Thomas Edison was still tinkering with his Pearl Street Generating Plant in New York City, trying to bring it on line to illuminate the street lights of the city as he had promised his investors. In far off and rustic Wisconsin H.J. Rogers, the president of a paper mill in Appleton was fishing with a buddy, H. E. Jacobs, recently hired as a licensing agent for Western Edison Light Company of Chicago which had as yet few, if any customers.
Jacobs waxed eloquent describing Edison’s grand ambitions and the development of the New York steam driven generators. The future, he insisted, for municipal lighting and for industrial development, lay in electricity, not in the gas that was becoming the standard illuminator. This both excited and alarmed Rogers. As an industrialist the idea of cheap power to turn his saws, mills, and grinders was irresistible. But he was also the president and biggest investor in the Appleton Gas Light Company which was still in the process of connecting homes to its system. If electricity was going to make his gas lights obsolete, he had better jump on the bandwagon early.
Of course, he could use his gas to boil the water to generate the steam that would turn the generators. But Rogers had a better idea. He envisioned the fast moving Fox River which was already turning a water wheel that in turn powered the equipment in his mills via an elaborate system of overhead shafts, cams, and belts. What if those same shafts and belts were tied to an electric motor powered by one of Edison’s generators? Would it work?
It turns out that Edison had done some small scale experimentation with hydro-electric power. In theory it should work on an industrial scale.
Rogers was the kind of man who had enthusiasms and wasted no time in making them realities. He and local business buddies incorporated the Appleton Edison Electric Light Company on May 25 1882. He had Jacobs send an engineer from Chicago to explain the Edison system to the board, which decided to demonstrate its feasibility by first hooking up their own business and homes.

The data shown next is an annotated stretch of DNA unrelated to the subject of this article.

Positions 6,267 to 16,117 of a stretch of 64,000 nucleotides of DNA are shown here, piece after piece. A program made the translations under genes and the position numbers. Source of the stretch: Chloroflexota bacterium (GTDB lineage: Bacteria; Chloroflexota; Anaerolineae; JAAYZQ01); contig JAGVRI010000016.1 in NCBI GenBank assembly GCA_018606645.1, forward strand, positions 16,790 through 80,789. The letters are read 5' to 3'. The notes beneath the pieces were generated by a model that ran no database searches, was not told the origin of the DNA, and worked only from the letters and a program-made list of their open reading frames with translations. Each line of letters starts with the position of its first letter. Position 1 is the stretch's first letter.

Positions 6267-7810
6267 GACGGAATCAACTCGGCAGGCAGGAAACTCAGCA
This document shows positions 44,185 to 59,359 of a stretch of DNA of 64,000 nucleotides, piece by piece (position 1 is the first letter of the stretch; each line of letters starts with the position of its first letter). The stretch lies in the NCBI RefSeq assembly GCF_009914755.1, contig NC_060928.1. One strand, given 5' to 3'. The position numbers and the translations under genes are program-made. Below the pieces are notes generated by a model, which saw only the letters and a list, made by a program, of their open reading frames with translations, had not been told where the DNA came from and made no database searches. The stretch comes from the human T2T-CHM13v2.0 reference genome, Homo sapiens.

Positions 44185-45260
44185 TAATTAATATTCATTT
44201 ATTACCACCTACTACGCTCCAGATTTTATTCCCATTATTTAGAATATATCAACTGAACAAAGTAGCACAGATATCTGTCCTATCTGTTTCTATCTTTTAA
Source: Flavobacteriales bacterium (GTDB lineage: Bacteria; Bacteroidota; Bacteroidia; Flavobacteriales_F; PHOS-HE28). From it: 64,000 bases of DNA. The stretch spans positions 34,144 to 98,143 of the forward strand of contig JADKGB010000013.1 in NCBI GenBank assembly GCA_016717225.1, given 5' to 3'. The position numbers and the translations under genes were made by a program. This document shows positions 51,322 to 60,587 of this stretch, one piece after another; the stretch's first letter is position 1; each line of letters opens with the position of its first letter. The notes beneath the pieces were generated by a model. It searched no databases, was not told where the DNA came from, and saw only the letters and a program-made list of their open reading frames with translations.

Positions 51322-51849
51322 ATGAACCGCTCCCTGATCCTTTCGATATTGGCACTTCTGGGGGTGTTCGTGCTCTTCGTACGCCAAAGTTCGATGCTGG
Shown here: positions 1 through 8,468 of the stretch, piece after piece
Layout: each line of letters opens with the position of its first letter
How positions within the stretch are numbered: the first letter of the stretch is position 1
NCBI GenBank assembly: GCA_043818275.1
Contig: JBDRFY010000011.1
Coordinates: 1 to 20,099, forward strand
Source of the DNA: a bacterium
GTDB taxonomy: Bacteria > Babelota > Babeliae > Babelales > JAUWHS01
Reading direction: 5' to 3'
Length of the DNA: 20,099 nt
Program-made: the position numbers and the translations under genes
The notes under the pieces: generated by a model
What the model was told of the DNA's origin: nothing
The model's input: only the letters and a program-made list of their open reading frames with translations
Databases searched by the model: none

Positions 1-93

Two Edison Type K generators—essentially the same model being used in the Pearl Street plant, were ordered. By September they had arrived. One was installed in the pulp mill hooked directly to Rogers’s existing water wheel. A special building for the second was erected on Vulcan Street.
An attempt to get the pulp mill generator running on September 27 failed and an engineer had to be called back from Chicago to fix the problem. Then, on September 30 it was up and running. According to the American Society of Mechanical Engineers, it became “the first hydro-electric central station to serve a system of private and commercial customers in North America.”
That was less than a month after Edison’s triumphant launch of the Pearl Street Station and the illumination of New York.
In November the Vulcan Street Plant went into operation.
The first buildings to be lit Rogers’s home, the Appleton Paper and Pulp Company building, and the Vulcan Paper Mill. There were problems due to the primitive nature of the Edison system. The generators were connected directly to the water wheels, but because the flow of the Fox River was not constant and no system of voltage regulation had yet been devised, the lights dimmed or intensified with the fluctuations causing bulbs to burn out. And because Edison had invented the light bulb but not the screw in socket, each burnt out bulb had to be replaced and wired directly to the circuits by an electrician. The problem was resolved by moving the generator to a lean-to off the main building and attaching to a separate water wheel which allowed for a more even load distribution
There was enough power for light generation, but not yet enough to run motors to replace the existing shaft and belt system.
Meters to record electrical usage had also not yet been invented. Customers were billed by the number of lamps wired to the system. Most left their lights burning all of time as a result because there was no incentive to reduce consumption and because turning the primitive bulbs on an off accelerated burn out.
Most dangerously, bare copper wires carried electricity to customers. Wiring in buildings was insulated by a thin layer of cotton and was fastened to walls using wood cleats. Wiring used in buildings was insulated by a thin layer of cotton and was fastened to walls using wood cleats. Fuse boxes and virtually every other accessory was built of wood. Not surprisingly this proved to be both a fire and a serious shock hazard.
In fact the Vulcan Street Plant and the Appleton Paper and Pulp Company building both burned to the ground in 1891, but the generating capacity was soon replaced.
Despite the problems, the experiment was a success. Rogers and his little local electric utility basked in national attention for their 19th Century equivalent of their 30 seconds of fame.
Eventually an exact replica of the Vulcan Street plant “... painstakingly constructed duplicating all of the building's original features” was built and opened to the public on the 50th anniversary of the pulp mill generator going on line, September 30, 1932,
Rogers’ spacious home in Appleton is now the Hearthstone Historic House Museum, and preserves one of the few surviving examples of the wiring and lighting fixtures from the primitive dawn of the electrical age. Why it never burned down is a mystery.